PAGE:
The University at Buffalo School of Law and virtually all of its operations are located in O'Brian Hall, a 7-story building of 205,534 square feet.
O'Brian Hall is located within a physically interconnected group of academic buildings on the North Campus known as "the spine" because its row of buildings connected by elevated corridors (at the second floor level) gives the appearance, to some, of a series of vertebrae. The physical connection of O'Brian Hall to numerous buildings containing core academic departments has served the Law school well, and its importance to supporting the academic mission of the University and the Law school should not be underestimated in a physical climate that is unfriendly to outdoor movement for many months of the year.
The University at Buffalo and School of Law has made over $3 million in improvements to our facility over the last four years. O'Brian Hall is a compact, vertically-oriented building.
The first floor is given over to an entry lobby, numerous large lecture halls, a student lounge, and the Letro Courtroom, a working courtroom used occasionally by sitting courts and judges for conducting actual judicial business, and frequently by faculty and students for classes, moot courts, and other extracurricular activities.
Above the first floor, the building consists of a massive, vertical, central core that houses the Charles B. Sears Law Library. Around the core on each upper floor, arrayed in the shape of an "L," are offices housing all other law school operations, including administrative offices, faculty offices, student organization offices, the Baldy Center, and a small number of classrooms.
Classroom Spaces: O'Brian Hall contains classroom space on the first and second floors, in the basement, on the fourth and seventh floors, and on the fifth floor in the Law Library interior. Classrooms used exclusively for Law school instruction have the following seating capacities, respectively: 30, 12, 30, 40, 80, 80, 159, 72, 89, 18, 18, 12 and 20. This yields a total of 660 seats available in the building at any one time. Other spaces in the building are occasionally used for classes include: the Letro Courtroom on the first floor, the Baldy Conference Center and Seminar Room on the fifth floor, the Koren Audiovisual Center on the fifth floor of the Law Library, and faculty offices, which by design are large enough to permit instruction of small seminars and independent studies.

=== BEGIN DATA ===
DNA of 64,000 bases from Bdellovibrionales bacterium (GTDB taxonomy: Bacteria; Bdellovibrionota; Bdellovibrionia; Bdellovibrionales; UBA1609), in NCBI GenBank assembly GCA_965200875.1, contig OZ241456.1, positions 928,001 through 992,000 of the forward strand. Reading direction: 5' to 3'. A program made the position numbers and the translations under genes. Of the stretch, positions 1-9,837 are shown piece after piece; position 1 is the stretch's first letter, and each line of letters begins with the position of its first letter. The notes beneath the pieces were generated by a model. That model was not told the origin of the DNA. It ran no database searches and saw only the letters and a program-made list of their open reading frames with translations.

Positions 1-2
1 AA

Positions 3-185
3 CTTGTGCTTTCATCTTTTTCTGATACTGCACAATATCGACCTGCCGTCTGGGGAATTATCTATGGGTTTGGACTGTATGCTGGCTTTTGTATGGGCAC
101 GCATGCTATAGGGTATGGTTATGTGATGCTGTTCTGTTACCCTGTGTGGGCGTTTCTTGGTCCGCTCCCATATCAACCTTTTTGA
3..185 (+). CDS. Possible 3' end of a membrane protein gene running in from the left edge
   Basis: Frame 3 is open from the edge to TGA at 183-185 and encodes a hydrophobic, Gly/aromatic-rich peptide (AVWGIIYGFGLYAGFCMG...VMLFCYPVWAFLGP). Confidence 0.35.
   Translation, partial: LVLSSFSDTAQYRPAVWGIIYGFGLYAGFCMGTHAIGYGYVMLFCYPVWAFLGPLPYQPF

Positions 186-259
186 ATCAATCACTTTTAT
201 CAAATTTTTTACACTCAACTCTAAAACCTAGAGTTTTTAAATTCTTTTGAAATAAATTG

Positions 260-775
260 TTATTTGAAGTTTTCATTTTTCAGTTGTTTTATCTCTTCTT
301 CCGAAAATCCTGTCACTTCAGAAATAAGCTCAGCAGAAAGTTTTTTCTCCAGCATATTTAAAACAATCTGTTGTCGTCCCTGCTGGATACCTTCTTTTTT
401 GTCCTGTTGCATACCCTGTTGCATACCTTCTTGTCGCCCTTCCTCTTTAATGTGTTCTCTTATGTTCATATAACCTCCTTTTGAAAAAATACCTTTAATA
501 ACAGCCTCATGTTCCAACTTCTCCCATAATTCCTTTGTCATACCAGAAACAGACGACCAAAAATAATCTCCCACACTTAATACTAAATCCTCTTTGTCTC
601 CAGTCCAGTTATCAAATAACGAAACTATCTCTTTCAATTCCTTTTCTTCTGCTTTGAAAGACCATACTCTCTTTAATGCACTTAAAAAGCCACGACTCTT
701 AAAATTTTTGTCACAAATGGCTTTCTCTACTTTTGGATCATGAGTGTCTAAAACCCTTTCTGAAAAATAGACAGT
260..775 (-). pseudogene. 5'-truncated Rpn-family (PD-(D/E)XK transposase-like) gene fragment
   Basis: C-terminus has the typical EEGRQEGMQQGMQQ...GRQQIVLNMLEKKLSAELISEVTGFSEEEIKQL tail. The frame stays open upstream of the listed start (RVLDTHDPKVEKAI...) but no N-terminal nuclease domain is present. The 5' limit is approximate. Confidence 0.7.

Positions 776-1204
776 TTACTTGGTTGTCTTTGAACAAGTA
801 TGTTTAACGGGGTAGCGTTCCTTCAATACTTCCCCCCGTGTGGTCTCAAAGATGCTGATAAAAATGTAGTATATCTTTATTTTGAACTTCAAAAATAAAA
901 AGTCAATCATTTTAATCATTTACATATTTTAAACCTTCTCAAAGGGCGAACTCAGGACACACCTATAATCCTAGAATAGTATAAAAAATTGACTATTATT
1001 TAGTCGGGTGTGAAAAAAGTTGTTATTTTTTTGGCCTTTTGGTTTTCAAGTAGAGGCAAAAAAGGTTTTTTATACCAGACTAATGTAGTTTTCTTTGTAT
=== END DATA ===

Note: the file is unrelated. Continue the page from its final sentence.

Clinic Spaces: The Clinical Legal Education Program is housed primarily in the Clinic suite, consisting of five rooms on the fifth floor of the law school: a large central office and reception area housing one secretary/receptionist, her work station with computer and phone, a second work station, central networked printer for all Clinic personnel, photocopy machine and Clinic faculty mailboxes; two smaller rooms, each housing a secretary and her work station; a large student work room equipped with several desks, tables, telephones and file cabinets; and a conference room used for Clinic class meetings, student-teacher conferences, and client consultations.
Each of ten full-time supervising attorneys – professors, clinical professors and clinical instructors – has a private office. The Clinic's central office and clinical faculty offices are fully equipped with individual, networked personal computers for each secretary and faculty member, supported by the law school technology staff. Clinic faculty, students, and staff enjoy access to the full array of facilities available to others in the Law school, including printing and high-speed copying services, fax machines, a postage meter, classrooms, library, computer labs, and student lounge and dining areas.
Student Spaces: Student organizations share numerous offices throughout the building. The Buffalo Law Review has its own suite of offices. Several co-curricular activities, including trial teams and moot courts share a large, recently renovated space in the Law school's "Skills Center." Additionally, the other law journals are housed together in their designated space.